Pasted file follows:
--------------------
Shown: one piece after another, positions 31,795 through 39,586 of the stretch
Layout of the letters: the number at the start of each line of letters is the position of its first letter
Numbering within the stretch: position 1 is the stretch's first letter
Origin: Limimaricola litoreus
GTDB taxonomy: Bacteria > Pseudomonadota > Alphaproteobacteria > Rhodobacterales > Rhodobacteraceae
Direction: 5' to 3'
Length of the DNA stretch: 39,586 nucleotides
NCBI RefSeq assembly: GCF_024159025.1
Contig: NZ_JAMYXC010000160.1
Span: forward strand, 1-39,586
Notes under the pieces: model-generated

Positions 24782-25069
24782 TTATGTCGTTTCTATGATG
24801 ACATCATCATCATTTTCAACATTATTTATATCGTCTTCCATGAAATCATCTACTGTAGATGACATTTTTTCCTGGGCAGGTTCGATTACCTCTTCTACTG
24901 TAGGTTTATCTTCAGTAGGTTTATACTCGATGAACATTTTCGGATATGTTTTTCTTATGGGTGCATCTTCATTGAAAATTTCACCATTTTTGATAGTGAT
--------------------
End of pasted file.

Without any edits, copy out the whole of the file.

Shown: one piece after another, positions 31,795 through 39,586 of the stretch
Layout of the letters: the number at the start of each line of letters is the position of its first letter
Numbering within the stretch: position 1 is the stretch's first letter
Origin: Limimaricola litoreus
GTDB taxonomy: Bacteria > Pseudomonadota > Alphaproteobacteria > Rhodobacterales > Rhodobacteraceae
Direction: 5' to 3'
Length of the DNA stretch: 39,586 nucleotides
NCBI RefSeq assembly: GCF_024159025.1
Contig: NZ_JAMYXC010000160.1
Span: forward strand, 1-39,586
Notes under the pieces: model-generated

Positions 24782-25069
24782 TTATGTCGTTTCTATGATG
24801 ACATCATCATCATTTTCAACATTATTTATATCGTCTTCCATGAAATCATCTACTGTAGATGACATTTTTTCCTGGGCAGGTTCGATTACCTCTTCTACTG
24901 TAGGTTTATCTTCAGTAGGTTTATACTCGATGAACATTTTCGGATATGTTTTTCTTATGGGTGCATCTTCATTGAAAATTTCACCATTTTTGATAGTGAT